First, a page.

Ruling 4 to3, the court found marriage to be a "fundamental constitutional right," and to deny that right to same-sex couples would require a compelling government interest. The Republican-dominated court said the state had failed to show such an interest.
Unlike in Massachusetts, nothing prevents out-of-state same-sex couples from coming to California to get married.
"The invitation is going to be a kind of come one, come all, and that's going to produce a large number of [gay] marriages," says Douglas Kmiec, law professor at Pepperdine University. "They will then return to their home communities and will insist the states recognize their marriages as valid."
The decision also sets up political confrontations at the ballot box in November, at the state level and possibly within the presidential contest.
After the Massachusetts ruling in 2003, ballot initiatives opposing gay marriage brought voters out to the polls, and according to some research, possibly tipped the 2004 election to President Bush. The new ruling is unlikely to have the same effect in 2008, when deep dissatisfaction with the economy and the war will make it hard for social issues like gay marriage to gain traction, say most experts.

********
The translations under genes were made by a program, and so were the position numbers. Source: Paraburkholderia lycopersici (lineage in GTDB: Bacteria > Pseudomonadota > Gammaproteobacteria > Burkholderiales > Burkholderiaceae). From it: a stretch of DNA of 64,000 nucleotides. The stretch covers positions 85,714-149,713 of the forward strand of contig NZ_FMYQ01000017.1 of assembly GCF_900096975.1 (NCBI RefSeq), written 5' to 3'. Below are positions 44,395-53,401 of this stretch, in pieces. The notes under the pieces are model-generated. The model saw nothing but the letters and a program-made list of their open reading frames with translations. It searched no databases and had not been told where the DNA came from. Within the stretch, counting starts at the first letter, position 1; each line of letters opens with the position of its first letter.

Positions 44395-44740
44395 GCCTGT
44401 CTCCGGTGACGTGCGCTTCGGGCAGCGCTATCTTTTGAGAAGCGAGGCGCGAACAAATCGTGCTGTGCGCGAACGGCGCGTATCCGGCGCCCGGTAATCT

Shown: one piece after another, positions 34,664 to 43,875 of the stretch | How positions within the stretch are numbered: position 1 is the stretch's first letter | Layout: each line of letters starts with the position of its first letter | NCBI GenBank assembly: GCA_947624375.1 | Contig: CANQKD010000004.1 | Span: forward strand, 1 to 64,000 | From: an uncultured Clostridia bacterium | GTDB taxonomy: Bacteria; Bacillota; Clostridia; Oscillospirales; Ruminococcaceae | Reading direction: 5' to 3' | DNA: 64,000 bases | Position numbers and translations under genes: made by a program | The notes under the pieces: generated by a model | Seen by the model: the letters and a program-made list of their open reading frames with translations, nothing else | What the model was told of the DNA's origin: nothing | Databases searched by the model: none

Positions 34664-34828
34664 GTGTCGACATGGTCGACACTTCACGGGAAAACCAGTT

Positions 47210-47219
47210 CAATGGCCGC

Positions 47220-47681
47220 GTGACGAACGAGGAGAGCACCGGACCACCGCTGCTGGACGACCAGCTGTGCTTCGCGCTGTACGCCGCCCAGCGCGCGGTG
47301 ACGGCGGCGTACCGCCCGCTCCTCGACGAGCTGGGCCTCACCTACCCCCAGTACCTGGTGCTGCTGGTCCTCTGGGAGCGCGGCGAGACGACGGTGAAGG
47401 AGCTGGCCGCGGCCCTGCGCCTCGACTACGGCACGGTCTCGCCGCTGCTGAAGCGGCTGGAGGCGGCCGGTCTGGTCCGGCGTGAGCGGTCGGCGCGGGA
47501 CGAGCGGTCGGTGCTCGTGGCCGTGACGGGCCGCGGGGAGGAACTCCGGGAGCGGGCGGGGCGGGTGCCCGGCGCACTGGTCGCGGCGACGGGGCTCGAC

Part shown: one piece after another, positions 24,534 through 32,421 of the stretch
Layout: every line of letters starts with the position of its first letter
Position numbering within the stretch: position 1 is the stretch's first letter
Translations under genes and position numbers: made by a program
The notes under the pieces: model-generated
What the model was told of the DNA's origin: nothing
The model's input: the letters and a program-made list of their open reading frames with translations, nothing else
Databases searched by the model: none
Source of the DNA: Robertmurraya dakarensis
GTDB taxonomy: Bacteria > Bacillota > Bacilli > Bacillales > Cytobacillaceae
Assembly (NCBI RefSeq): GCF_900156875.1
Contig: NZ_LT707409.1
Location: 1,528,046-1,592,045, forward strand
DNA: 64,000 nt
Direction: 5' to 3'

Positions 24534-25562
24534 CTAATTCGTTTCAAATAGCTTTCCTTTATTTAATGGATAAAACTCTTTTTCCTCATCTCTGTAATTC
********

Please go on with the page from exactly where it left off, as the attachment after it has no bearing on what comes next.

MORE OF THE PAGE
"[T]here's no question that the Republicans will try to use it, and I think with some voters it may be a powerful issue. But the important thing is that the context has shifted dramatically since 2004," says Bruce Cain, a professor of political science at University of California at Berkeley.
Unlike in 2004, the Republicans face an economic downturn, an unpopular president, and Democrats making gains among voters in party affiliation, says Dr. Cain.
Nationally, 27 percent of Republicans now rank gay marriage as a major issue, according to research by the Pew Center. Since 2005, public opinion on the issue has stabilized, with 55 percent opposed and 36 percent in favor.
"Now the question is whether this brings it back as an issue. The historical pattern suggests there might be some greater visibility, but this has not been a major issue for a few years, so we'll have to wait and see what happens," says Carroll Doherty, associate director at the Pew Research Center for the People & the Press.